ProvenanceThis item is part of a collection which was gathered at Highgate Park (Julia Farr Services, formerly Julia Farr Centre, formerly Home for Incurables) in July 2020. The Julia Farr Trust /JFC/Home for Incurables provided institutional care on this site from 1879 to 2020. The building is now being sold, and former residents are now in group homes, owned by the Trust, with services provided by Disability SA.SignificanceThe Home for Incurables/Julia Farr provided institutional care from the 1870s to the present day. Founded by private subscription, the Home was financed by bequests and donations given by South Australians for decades, It was aligned with, although not under the control of, SA's public welfare institutions of the late 19th and early 20th centuries, and received residents from Destitute Board, Adelaide Hospital, Parkside Lunatic Asylum and private homes and hopitals. The Home played a significant role in the care of people with disability and/or long term and complex medical needs, although did not accept residents with contagious deseases. Each resident was nominated by medical or social professionals and approved individually.
Objects selected were judged to be of historical and social significance to South Australia. The secondary, or comparative, criteria applied were provenance, condition, representativeness, and interpretive capacity. Assessing the collection in more detail it became apparent there were six overlapping and complementary areas of significance. Some were public facing, others were focused on life inside the Home:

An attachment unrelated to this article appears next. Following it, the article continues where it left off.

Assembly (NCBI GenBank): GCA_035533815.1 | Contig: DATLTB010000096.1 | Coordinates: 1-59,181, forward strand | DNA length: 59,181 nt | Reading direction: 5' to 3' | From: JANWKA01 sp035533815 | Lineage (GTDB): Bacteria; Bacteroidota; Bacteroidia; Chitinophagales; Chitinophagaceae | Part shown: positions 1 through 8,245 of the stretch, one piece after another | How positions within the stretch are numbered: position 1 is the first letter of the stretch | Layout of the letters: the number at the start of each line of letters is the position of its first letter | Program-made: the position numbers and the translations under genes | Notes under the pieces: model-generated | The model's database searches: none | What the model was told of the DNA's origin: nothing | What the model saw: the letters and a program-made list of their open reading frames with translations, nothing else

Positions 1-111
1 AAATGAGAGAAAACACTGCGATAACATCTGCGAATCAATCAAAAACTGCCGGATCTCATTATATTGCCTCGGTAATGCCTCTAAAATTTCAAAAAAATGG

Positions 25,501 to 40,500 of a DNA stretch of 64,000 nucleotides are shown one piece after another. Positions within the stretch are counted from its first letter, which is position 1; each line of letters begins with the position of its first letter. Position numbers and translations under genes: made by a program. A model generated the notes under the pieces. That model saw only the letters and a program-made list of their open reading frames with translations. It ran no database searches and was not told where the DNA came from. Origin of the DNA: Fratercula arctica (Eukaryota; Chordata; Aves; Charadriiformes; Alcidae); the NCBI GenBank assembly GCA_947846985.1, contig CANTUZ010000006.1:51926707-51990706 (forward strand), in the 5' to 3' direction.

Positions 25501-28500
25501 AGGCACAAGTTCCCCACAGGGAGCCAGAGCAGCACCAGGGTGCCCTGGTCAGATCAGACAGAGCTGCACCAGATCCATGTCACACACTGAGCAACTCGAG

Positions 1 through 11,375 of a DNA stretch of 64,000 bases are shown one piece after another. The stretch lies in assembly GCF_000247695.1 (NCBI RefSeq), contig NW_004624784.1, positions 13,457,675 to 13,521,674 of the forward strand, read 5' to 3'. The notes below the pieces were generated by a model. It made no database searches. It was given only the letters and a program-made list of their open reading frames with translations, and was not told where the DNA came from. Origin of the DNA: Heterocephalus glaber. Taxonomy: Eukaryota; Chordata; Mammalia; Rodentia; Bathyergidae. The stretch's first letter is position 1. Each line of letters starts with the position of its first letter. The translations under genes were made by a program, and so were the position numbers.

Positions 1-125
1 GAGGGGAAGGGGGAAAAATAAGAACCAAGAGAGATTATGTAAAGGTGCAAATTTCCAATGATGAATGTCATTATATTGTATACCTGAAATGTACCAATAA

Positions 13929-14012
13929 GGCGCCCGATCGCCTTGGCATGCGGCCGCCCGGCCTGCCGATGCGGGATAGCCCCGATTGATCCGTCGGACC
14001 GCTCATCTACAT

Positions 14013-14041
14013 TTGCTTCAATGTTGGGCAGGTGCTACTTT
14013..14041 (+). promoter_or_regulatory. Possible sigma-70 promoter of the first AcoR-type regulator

• The establishment and history of the Home for Incurables / Julia Farr Centre / Julia Farr Services, and the occupation of the Fisher Street site
• The Home as a site of teaching and learning / the increasing professionalization of care for people with disabilities / medical attitudes toward disability
• Resident lives and experiences, primarily from the perspectives of people with disability. This includes the experiences of family and carers / community attitudes toward disability
• Day-to-day care of people with disabilities, changes over time to staffing, equipment, the culture of disability care
• Volunteering, both into the Home by individuals and organisations, but also the volunteering, outreach, and community presence of residents in and for the wider community
• Fundraising, at a personal and individual level, and as an action of the Home and its Auxiliaries.DescriptionThis is a handmade wooden toy police car with photo cut outs of two persons as the passengers sitting in the car. It has got 4B (the ward number) on the roof of the car.Creator (person)Creator (organisation)AcknowledgementDate of CreationDate of UsageAccession NumberHT 2020.1158